Limitations

    This study has limitations, including the relatively young age of the patients included, which will affect its applicability in older patients with trauma. In addition, because this was an observational study, the use of prophylactic measures, DVT screening procedures, and the treatment of any clots discovered varied considerably across the 17 centers. Most importantly, we assumed that pulmonary clots not associated with DVT are not embolic, but only 64.2% of patients with DVT and pulmonary clot had a duplex DVT scan close to their CT with positive findings in this study. It is possible that DVT that developed before the PE was simply missed. In addition, most venous duplex examinations are limited in the area of the pelvis and will not detect clots in major abdominal veins, which may also be the source of emboli. On the other hand, the presence of both DVT and pulmonary clot in the same patient during hospitalization does not prove that the pulmonary clot is embolic. The presence of PT on the admitting CT in one-quarter of the patients with PT in our study lends support to the premise that many pulmonary clots are de novo PT and not PE. Despite these limitations, this is, to our knowledge, the largest prospective study to date focused on posttraumatic PT.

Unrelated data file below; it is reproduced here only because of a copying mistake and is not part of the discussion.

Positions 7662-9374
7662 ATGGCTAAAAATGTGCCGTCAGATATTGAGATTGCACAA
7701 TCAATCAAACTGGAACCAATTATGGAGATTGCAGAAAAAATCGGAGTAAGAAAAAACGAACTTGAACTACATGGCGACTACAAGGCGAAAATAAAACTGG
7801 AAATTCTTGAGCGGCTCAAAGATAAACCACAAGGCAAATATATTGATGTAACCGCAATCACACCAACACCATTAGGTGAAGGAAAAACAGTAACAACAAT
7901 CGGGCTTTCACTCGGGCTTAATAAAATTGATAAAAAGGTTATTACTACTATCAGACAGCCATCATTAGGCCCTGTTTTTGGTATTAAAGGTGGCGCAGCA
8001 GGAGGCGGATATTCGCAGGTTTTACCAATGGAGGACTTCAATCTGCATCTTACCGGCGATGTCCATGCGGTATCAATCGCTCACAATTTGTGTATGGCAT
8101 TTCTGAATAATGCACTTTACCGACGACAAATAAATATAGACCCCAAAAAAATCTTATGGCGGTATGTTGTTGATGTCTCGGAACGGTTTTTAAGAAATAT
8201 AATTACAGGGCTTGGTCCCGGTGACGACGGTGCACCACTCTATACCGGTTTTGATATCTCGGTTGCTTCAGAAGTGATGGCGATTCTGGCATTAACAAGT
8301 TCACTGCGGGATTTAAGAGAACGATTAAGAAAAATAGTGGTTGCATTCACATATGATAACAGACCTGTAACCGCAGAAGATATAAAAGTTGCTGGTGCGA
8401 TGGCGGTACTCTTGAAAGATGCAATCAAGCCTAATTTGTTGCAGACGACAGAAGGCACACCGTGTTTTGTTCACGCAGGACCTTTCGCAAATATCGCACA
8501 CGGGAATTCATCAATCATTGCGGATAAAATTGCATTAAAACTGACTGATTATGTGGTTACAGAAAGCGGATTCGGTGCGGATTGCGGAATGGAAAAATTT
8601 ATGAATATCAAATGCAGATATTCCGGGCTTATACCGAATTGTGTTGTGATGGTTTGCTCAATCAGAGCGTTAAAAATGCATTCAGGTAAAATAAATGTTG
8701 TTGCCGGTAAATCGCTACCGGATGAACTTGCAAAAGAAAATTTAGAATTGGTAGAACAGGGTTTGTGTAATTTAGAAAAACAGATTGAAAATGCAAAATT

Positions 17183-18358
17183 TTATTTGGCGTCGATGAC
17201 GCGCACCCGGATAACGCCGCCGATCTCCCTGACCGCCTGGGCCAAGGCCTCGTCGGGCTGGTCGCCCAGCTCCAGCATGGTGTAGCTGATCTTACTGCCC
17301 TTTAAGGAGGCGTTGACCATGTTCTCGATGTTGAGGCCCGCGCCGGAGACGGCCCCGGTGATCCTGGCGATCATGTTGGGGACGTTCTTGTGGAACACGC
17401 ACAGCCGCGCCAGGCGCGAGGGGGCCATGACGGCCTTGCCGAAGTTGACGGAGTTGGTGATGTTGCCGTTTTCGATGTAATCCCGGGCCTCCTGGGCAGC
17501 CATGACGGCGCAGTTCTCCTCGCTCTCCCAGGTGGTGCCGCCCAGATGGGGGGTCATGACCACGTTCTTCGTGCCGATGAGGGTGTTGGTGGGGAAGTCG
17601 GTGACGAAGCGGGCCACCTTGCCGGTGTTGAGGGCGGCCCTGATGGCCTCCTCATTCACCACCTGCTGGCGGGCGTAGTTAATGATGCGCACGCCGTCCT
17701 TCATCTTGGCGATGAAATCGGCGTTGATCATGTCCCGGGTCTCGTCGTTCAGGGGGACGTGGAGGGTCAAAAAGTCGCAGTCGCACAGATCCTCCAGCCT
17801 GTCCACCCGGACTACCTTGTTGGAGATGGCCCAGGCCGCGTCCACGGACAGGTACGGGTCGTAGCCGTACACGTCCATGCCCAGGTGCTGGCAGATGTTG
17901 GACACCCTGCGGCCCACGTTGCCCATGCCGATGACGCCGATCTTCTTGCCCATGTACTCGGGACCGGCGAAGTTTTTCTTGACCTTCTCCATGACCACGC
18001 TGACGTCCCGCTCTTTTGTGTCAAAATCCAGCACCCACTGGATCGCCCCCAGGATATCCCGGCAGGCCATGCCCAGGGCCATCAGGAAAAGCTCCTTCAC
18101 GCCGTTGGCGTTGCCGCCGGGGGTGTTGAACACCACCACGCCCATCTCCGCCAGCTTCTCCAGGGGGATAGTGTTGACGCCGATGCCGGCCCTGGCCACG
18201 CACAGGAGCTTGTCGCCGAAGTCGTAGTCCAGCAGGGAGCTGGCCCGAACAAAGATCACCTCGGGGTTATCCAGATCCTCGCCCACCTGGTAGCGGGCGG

Conclusions

    This cohort study found that not all pulmonary clots seen on computed tomography of the chest after injury are embolic but instead represent a combination of PE and PT. On the basis of this study’s findings, PT has independent risk factors different than those traditionally associated with VTE. With a focus on the original Virchow DVT triad, this study offers a new PT triad that can guide future research into the role of injury, inflammation, and a hypercoagulable state as factors associated with the development of posttraumatic PT.

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    Article Information

    Accepted for Publication: September 27, 2021.

    Published Online: December 15, 2021. doi:10.1001/jamasurg.2021.6356

    Correction: This article was corrected on February 9, 2022, to fix a misspelled author name.

    Corresponding Author: M. Margaret Knudson, MD, Department of Surgery, University of California, San Francisco, 1001 Potrero Ave, Ward 3A, San Francisco, CA 94110 (peggy.knudson@ucsf.edu).

    Author Contributions: Dr Knudson had full access to all the data in the study and takes responsibility for the integrity of the data and the accuracy of the data analysis.